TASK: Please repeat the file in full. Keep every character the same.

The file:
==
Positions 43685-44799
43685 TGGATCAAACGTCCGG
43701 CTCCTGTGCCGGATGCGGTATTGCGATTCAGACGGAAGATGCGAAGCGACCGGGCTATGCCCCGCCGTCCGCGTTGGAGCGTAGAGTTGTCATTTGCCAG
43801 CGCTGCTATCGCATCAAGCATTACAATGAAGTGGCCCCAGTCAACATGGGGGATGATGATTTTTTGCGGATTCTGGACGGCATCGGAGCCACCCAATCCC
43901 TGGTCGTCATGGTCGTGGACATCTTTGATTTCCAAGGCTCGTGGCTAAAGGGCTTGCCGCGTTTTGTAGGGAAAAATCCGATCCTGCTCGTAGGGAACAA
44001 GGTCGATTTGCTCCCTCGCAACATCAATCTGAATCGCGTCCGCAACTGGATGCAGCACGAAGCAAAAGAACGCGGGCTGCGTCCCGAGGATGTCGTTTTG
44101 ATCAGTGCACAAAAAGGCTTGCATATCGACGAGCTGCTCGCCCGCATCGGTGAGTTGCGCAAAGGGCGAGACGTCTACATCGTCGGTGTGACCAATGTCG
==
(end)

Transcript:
Positions 43685-44799
43685 TGGATCAAACGTCCGG
43701 CTCCTGTGCCGGATGCGGTATTGCGATTCAGACGGAAGATGCGAAGCGACCGGGCTATGCCCCGCCGTCCGCGTTGGAGCGTAGAGTTGTCATTTGCCAG
43801 CGCTGCTATCGCATCAAGCATTACAATGAAGTGGCCCCAGTCAACATGGGGGATGATGATTTTTTGCGGATTCTGGACGGCATCGGAGCCACCCAATCCC
43901 TGGTCGTCATGGTCGTGGACATCTTTGATTTCCAAGGCTCGTGGCTAAAGGGCTTGCCGCGTTTTGTAGGGAAAAATCCGATCCTGCTCGTAGGGAACAA
44001 GGTCGATTTGCTCCCTCGCAACATCAATCTGAATCGCGTCCGCAACTGGATGCAGCACGAAGCAAAAGAACGCGGGCTGCGTCCCGAGGATGTCGTTTTG
44101 ATCAGTGCACAAAAAGGCTTGCATATCGACGAGCTGCTCGCCCGCATCGGTGAGTTGCGCAAAGGGCGAGACGTCTACATCGTCGGTGTGACCAATGTCG